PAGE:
Keynesianism, Social Conflict and Political Economy
Dinerstein, Ana C., Capital & Class
Massimo De Angelis. Keynesianism, Social Conflict and Political Economy. Macmillan, London. ISBN 0-333-71513-7X L45.00
Keynesianism, Social Conflict and Political Economy aims to reveal the class nature of economic models by looking at the significance of class conflict and working class resistance for the social construction of Keynesianism. By providing 'a retrospective look at the rise and fall of Keynesian economic orthodoxy in relation to social conflict' (p.3) this book revitalises a significant political discussion, usually obscured by technical and economistic discourses. The book offers a critique of the economic theory that transformed Keynes' proposal into a paradigm. It does this through critical analyses of Keynes' theory, the consti-tution of Keynesianism, and Fordism in historical context as well as making an assessment of the possibility of revitalising Keynesianism on a global scale. This is a welcome project.
In its eleven chapters, the book addresses the question of how Keynes' criticism of laissez-faire economics originated and how his categories 'developed under the pressures of economic social turmoil' (p.8) (chapter two). It discusses the key aspects of Keynes' work and interprets them in political terms, showing that they were inspired by the intention to handle social conflict (chapter three). It also provides a classic case study of Ford's labour organisation as an example of the strategies that, in different forms, were to be 'attempted at the social level in the post-war period and which constituted the basis for the operationalism of Keynesian policies: the attempt to implement a "social deal" in the context of mass production' (p.9) (chapter four). The next two chapters (five and six) outline the 'various developments during the Second World War that lead to the realisation of this "social deal"' (p.9), including class unrest, institutionalisation of trade unions, grassroots activities and the 'formation of an economic orthodoxy' (p.9). In the following chapter (seven), De Angelis explores the institutional features of post-war Keynesianism, which are theoretically deconstructed in chapter eight. By means of a Marxist analysis of Keynesian Fiscal Multiplier and Inflation and the Phillips Curve, chapters nine and ten aim to show that economic models are underpinned by class struggle.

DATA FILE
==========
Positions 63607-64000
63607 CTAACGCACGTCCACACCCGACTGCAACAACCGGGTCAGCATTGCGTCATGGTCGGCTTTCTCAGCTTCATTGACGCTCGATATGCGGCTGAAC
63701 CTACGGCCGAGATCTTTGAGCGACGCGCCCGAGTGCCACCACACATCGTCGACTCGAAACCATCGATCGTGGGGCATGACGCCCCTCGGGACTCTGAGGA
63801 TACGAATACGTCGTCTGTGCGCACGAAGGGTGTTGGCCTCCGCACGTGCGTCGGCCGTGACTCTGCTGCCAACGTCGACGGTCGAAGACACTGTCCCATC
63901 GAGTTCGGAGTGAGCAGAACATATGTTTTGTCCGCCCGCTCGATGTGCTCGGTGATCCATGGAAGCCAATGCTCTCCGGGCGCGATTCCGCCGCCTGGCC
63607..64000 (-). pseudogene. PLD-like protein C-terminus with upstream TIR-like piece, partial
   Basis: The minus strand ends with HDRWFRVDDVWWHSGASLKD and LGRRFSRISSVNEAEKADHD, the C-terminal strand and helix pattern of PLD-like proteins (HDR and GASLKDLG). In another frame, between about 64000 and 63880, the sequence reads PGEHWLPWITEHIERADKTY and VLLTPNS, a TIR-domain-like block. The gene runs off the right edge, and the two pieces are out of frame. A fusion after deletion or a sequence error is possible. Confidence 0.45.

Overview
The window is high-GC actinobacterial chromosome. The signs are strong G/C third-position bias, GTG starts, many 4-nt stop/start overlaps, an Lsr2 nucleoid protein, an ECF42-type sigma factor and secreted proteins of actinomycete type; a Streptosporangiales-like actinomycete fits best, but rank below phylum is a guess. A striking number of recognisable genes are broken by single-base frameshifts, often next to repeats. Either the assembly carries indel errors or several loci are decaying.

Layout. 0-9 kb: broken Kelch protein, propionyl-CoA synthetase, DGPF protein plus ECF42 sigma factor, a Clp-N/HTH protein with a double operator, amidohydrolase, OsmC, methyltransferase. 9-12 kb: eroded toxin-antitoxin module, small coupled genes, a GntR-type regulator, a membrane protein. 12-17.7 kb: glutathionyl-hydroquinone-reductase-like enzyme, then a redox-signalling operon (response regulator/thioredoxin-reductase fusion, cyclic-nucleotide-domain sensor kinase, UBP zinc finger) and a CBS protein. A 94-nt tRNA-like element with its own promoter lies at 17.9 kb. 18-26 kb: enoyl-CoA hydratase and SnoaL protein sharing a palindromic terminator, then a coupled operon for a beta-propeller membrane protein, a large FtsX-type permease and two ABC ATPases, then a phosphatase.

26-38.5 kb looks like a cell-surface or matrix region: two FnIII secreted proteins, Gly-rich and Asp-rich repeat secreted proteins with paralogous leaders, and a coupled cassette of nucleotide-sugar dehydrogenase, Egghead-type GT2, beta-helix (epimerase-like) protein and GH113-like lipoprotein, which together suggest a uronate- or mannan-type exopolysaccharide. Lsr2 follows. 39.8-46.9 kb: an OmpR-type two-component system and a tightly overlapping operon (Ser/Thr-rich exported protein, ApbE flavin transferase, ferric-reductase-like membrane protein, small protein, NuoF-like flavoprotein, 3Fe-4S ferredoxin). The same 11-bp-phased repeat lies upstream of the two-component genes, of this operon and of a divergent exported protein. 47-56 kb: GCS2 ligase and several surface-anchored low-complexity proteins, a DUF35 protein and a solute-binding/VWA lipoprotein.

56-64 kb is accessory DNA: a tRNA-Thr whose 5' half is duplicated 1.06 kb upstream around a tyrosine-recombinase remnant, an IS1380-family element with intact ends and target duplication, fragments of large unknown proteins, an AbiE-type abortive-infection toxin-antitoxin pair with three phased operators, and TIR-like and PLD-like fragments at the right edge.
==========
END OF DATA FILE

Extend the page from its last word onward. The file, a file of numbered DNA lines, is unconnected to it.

The principal idea of the book is that Keynesianism is not about economics but about politics. De Angelis defines Keynesianism as a paradigm, a 'form of social practice' which implied 'a vision of power relations among classes in society' (pp.2-3) but of course this was at a particular historical conjuncture. However, in the conclusion De Angelis poses a question about the present 'viability' and 'desirability' of Keynesianism. …